The classic way of playing Critical Ops, join or host a room of any of the available game types, enable a password to host private rooms.

Regular updates improve game performance, unlock new game modes, features and skins to personalize the experience for you as a player. Critical Ops is and always will be a FREE-TO-PLAY game. Purchases are purely cosmetic.

Download now and join the Critical Ops community!

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By Critical Force Oy

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What You Need to Know About NIJ Standard 0101-06

What You Need to Know About NIJ Standard 0101-06

The NIJ Standard 0101.06 is a comprehensive standard for testing the protective values of ballistic armor such as that used by law enforcement and military personnel. In order to qualify under this standard, ballistic armor must pass a series of rigorous performance tests to ensure that they live up to expectations.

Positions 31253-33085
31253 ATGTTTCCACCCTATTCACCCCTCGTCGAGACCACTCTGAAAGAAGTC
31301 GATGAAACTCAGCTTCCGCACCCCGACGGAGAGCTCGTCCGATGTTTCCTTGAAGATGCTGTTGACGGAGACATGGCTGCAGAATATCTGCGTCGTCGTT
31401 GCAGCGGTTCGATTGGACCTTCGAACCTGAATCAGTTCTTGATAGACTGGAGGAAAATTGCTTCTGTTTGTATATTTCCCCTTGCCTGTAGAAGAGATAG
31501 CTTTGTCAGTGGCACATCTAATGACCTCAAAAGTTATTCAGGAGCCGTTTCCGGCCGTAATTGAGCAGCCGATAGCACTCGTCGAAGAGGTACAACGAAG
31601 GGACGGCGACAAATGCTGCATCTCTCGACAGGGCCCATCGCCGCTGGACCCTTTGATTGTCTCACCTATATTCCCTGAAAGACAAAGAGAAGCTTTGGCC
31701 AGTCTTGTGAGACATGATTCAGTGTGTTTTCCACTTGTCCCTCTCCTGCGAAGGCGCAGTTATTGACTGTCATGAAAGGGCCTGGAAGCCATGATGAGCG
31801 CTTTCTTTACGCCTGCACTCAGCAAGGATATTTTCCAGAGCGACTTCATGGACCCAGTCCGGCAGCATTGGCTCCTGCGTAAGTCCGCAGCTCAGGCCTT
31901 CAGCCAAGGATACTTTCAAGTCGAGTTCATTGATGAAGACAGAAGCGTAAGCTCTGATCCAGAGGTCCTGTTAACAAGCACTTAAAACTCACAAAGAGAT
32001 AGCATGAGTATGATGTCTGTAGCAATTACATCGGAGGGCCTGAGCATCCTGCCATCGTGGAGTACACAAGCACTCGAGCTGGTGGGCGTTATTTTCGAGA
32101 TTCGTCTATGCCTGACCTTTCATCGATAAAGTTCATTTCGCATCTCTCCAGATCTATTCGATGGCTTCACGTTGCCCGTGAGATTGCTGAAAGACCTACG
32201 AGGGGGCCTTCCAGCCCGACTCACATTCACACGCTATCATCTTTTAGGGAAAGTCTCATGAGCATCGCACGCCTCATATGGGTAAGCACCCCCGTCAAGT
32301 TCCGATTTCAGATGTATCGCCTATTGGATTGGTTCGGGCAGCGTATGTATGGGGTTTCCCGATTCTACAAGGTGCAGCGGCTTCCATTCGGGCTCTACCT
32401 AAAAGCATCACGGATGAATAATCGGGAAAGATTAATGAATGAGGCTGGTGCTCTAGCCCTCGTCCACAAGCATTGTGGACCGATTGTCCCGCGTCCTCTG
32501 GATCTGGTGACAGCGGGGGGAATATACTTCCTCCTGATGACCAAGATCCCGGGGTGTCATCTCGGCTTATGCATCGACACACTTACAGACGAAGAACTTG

Ballistic armor is rated by level of protection, with higher levels offering increasingly effective protection against penetration and blunt trauma impact from larger caliber rounds; in order to pass certification, a vest must prevent penetration by the test bullet at the test firing speed, and more importantly must prevent deformation as a result of blunt force trauma on the test surface. Soft armor (such as the concealable vests worn by law enforcement) consists of Level II-A, Level II, and Level III-A, and is meant to protect mostly against small arms fire. Hard body armor consists of rigid plates that can be inserted, and are rated Level III or Level IV, for protection against rifle rounds.